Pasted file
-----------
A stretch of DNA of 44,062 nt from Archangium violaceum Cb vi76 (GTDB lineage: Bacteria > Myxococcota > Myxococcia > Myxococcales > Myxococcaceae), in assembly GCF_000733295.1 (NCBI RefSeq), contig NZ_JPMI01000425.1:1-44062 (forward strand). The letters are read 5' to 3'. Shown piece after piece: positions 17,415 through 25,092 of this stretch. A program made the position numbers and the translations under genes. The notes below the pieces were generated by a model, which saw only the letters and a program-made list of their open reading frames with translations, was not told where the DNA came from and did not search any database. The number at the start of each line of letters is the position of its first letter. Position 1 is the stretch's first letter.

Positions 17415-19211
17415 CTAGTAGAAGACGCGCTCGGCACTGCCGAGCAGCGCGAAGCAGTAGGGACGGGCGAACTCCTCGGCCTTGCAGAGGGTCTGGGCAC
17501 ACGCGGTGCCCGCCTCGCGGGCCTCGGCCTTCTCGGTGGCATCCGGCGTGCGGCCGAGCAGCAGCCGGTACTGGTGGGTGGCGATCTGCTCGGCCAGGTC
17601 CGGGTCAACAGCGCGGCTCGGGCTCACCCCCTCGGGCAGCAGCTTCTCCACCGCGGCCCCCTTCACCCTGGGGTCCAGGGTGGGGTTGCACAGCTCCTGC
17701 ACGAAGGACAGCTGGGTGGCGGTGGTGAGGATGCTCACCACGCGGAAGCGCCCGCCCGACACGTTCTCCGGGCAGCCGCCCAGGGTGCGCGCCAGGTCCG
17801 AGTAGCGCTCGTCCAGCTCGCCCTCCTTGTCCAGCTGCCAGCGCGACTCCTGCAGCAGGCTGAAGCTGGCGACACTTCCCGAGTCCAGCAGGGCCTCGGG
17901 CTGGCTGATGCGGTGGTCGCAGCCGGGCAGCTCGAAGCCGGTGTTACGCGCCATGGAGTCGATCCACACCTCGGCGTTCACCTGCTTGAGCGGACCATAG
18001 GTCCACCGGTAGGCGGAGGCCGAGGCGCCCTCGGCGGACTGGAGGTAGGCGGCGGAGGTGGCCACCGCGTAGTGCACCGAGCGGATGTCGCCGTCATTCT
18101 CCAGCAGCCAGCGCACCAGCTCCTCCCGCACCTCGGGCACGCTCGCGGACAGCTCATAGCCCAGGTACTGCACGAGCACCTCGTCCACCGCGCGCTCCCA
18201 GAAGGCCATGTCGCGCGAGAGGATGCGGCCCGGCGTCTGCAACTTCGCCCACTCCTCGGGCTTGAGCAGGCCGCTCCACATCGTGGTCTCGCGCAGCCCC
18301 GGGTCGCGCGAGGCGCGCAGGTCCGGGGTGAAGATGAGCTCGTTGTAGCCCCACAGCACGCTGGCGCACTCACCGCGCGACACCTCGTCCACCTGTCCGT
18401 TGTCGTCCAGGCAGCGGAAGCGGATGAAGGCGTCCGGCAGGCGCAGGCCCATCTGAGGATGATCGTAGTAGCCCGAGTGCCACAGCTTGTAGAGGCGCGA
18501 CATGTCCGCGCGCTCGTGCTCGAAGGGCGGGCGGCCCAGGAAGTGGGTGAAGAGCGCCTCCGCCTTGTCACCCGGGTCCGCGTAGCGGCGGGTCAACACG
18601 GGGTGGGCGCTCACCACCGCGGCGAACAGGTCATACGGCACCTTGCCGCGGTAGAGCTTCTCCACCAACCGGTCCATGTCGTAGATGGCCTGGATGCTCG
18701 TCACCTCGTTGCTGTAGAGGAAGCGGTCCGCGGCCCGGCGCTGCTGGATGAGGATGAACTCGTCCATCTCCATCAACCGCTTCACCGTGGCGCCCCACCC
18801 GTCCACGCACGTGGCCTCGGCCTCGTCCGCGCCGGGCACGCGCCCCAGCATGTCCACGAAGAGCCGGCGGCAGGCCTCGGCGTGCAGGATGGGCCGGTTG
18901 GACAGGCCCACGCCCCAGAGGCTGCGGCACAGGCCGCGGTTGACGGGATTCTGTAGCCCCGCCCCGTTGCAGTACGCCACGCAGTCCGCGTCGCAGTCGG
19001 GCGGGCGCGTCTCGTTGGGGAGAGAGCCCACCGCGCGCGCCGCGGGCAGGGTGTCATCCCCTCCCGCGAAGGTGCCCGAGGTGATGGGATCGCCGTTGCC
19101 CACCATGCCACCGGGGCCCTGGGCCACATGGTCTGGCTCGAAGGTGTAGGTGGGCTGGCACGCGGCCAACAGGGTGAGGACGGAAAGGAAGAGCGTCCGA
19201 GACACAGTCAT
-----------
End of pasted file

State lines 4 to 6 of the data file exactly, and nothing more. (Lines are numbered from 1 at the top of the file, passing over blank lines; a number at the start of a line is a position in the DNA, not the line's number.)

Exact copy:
17501 ACGCGGTGCCCGCCTCGCGGGCCTCGGCCTTCTCGGTGGCATCCGGCGTGCGGCCGAGCAGCAGCCGGTACTGGTGGGTGGCGATCTGCTCGGCCAGGTC
17601 CGGGTCAACAGCGCGGCTCGGGCTCACCCCCTCGGGCAGCAGCTTCTCCACCGCGGCCCCCTTCACCCTGGGGTCCAGGGTGGGGTTGCACAGCTCCTGC
17701 ACGAAGGACAGCTGGGTGGCGGTGGTGAGGATGCTCACCACGCGGAAGCGCCCGCCCGACACGTTCTCCGGGCAGCCGCCCAGGGTGCGCGCCAGGTCCG